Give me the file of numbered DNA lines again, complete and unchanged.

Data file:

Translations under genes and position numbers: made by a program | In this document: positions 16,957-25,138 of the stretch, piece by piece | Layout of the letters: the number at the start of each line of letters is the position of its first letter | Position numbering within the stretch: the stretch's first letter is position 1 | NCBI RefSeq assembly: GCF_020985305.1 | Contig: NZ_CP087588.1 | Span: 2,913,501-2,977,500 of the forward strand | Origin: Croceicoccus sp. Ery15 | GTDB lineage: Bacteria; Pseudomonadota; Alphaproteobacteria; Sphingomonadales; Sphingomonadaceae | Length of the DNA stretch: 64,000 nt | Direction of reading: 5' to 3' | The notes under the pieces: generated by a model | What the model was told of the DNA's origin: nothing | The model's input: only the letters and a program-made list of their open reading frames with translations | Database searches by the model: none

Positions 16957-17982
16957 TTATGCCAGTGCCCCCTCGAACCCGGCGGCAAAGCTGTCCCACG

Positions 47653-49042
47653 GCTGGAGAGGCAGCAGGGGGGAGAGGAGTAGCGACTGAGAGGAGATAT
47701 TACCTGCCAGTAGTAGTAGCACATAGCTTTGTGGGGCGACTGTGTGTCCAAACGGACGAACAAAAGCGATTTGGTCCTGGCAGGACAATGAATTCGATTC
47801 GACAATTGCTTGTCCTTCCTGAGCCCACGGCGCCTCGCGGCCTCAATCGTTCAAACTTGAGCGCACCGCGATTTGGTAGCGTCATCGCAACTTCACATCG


Translations under genes and position numbers: made by a program | In this document: positions 16,957-25,138 of the stretch, piece by piece | Layout of the letters: the number at the start of each line of letters is the position of its first letter | Position numbering within the stretch: the stretch's first letter is position 1 | NCBI RefSeq assembly: GCF_020985305.1 | Contig: NZ_CP087588.1 | Span: 2,913,501-2,977,500 of the forward strand | Origin: Croceicoccus sp. Ery15 | GTDB lineage: Bacteria; Pseudomonadota; Alphaproteobacteria; Sphingomonadales; Sphingomonadaceae | Length of the DNA stretch: 64,000 nt | Direction of reading: 5' to 3' | The notes under the pieces: generated by a model | What the model was told of the DNA's origin: nothing | The model's input: only the letters and a program-made list of their open reading frames with translations | Database searches by the model: none

Positions 16957-17982
16957 TTATGCCAGTGCCCCCTCGAACCCGGCGGCAAAGCTGTCCCACG

Positions 47653-49042
47653 GCTGGAGAGGCAGCAGGGGGGAGAGGAGTAGCGACTGAGAGGAGATAT
47701 TACCTGCCAGTAGTAGTAGCACATAGCTTTGTGGGGCGACTGTGTGTCCAAACGGACGAACAAAAGCGATTTGGTCCTGGCAGGACAATGAATTCGATTC
47801 GACAATTGCTTGTCCTTCCTGAGCCCACGGCGCCTCGCGGCCTCAATCGTTCAAACTTGAGCGCACCGCGATTTGGTAGCGTCATCGCAACTTCACATCG